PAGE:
Exploding Aldi candles is an issue that has affected consumers over the years. One of my Twitter followers had a frightening experience which casts a spotlight on your consumer rights.


This customer bought one of the Jo Malone copy Aldi candles, left her living room for a few moments to go to the kitchen and heard a loud explosion.

She rushed to her living room to find the glass jar cracked and broken in three pieces from the heat and made a loud bang.

This could have caused a fire and the consequences don’t bear thinking about.


She took to Twitter and tagged in Aldi saying, “Hi Aldi UK – not overly impressed my ‘luxury fragranced candle’ just decided to explode while I was in the other room”.

Aldi asked her to DM (direct message) them so they could discuss it further, which she did.

It transpired that Aldi asked for a code from her receipt for the exploding candle which she bought months ago.

They then offered her £5 compensation and tried to explain to a 46-year-old how candles should be used!


I stepped in and said, “Come on Aldi UK – do the right thing here. This could have been much worse. The risks, a bad customer experience and dangerous products needs to be addressed”.

This customer posted this link saying that there have been previous issues with exploding Aldi candles.

A cursory Google search has revealed that this is not a one-off occurrence and it has happened with exploding Aldi candles over quite some time. That begs the question why a recall has not been made.


The Consumer Rights Act 2015 states that any product you buy should be;

  • Fit for purpose
  • As described
  • Satisfactory quality
  • Lasts a reasonable length of time

Nobody would really question whether a £3.99 candle meets that criteria under normal circumstances. Equally, nobody would expect a candle to explode and potentially be a fire hazard.


The Consumer Protection Act 1987 applies when you have sustained a personal injury or damages as a direct result of being sold, and using, faulty products.

Whoever has produced the defective product (or holds themselves out as a producer of the defective goods) is liable for any claims.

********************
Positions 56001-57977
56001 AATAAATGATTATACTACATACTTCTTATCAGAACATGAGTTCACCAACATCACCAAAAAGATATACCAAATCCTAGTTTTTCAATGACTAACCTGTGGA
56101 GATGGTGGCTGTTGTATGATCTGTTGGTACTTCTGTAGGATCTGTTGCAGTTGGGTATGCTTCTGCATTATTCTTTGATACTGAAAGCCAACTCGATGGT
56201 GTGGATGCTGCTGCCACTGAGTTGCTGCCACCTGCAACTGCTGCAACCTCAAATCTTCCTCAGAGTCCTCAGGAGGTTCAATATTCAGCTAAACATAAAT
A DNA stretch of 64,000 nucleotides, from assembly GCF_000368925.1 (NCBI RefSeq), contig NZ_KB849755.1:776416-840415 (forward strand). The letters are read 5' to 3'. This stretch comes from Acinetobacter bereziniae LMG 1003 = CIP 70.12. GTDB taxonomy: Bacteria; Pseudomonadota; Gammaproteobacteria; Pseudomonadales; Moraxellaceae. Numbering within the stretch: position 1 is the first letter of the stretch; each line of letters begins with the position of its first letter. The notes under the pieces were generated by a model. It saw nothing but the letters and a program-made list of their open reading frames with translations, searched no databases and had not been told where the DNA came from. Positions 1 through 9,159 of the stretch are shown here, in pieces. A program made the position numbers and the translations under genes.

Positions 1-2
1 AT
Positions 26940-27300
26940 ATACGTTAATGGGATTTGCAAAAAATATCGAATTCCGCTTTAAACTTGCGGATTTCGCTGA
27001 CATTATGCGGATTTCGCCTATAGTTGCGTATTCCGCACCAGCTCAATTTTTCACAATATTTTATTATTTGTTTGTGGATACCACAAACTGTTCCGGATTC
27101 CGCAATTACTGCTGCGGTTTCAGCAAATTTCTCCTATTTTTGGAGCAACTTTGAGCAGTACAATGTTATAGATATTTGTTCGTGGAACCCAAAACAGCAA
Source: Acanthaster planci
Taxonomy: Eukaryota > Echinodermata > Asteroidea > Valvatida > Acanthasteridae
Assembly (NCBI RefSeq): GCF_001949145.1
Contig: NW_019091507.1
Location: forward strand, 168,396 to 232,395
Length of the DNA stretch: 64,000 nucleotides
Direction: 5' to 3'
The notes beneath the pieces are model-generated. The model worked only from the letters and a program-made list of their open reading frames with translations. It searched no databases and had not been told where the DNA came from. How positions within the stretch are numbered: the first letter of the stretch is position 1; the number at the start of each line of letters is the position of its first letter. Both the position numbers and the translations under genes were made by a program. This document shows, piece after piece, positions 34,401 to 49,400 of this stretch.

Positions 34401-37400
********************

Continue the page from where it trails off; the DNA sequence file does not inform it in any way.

A firm that sells own brand products is liable for any defects, as it has put its name to the item and is holding itself out as a producer.

Even though Aldi is not making these candles, they are liable under the circumstances.

Section 3 (1) of the Consumer Protection Act 1987 defines defective products, and states that a product has a defect that makes it unsafe compared to what a reasonable person is entitled to expect. All circumstances are taken it to account including:

  • Damage caused
  • Risk of personal injury or death
  • Marketing and promoting of the product
  • Warning labels
  • How the product is expected to be used by the consumer

Section 2 (1) of the Consumer Protection Act 1987 states that any claims for damages over £275 will be honoured in the event of death, personal injury or loss or damage to private property as a direct result of the defective product.

This limit is set to prevent anyone submitting trivial claims.

A claim for replacing the defective product itself would be made under the Consumer Rights Act 2015, which states that goods sold are:

  • Satisfactory quality
  • As described
  • Fit for purpose
  • Lasts a reasonable length of time


You cannot make a successful claim if:

  • The product was in perfect working order
  • Reasonable wear and tear caused the damage
  • You have not followed the instructions or warnings which caused the damage
  • You have used the product in a way that it is not designed or made for which caused the damage

A Court would weigh up the merits of any claim before passing judgement on liability for any damage caused by a faulty product.



I like everything about Aldi but they got it wrong on this occasion. Not only that, but they did it with a journalist who is well-versed in dealing with the Press Office of organisations and will escalate it.

Customers expect a frictionless experience and know that things can go wrong. It’s how a complaint is dealt with (often badly) that aggravates customers more than the actual reason itself.

A sincere apology, genuine empathy, a staff member taking ownership and going over and above what is expected would have nipped this in the bud.

Instead, what will happen now is that this incident will be escalated by a journalist who is well-connected and it will travel far and wide. Cases like this can go viral on social media within minutes and consumers are becoming increasingly savvy about their consumer rights and different platforms to air their grievances.

These candles should have been subject to a recall long before now.


In an era where everything is much the same, the one thing that sets a firm apart is great customer service. I have spoken about this on many occasions and I have used Jet2 and Lookers Nissan as an example of firms that set the bar for others to aspire to.

O2 and Bulb are also shining beacons in a world of mediocrity. These firms know what their competition is like and they have their fingers on the button with UK call centres and well-trained staff.

This in turn inspires customer loyalty with consumers acting as unpaid ambassadors promoting the brand to friends and family and on social media.

What are your thoughts on exploding Aldi candles and this experience? Which firms are you loyal to and why?

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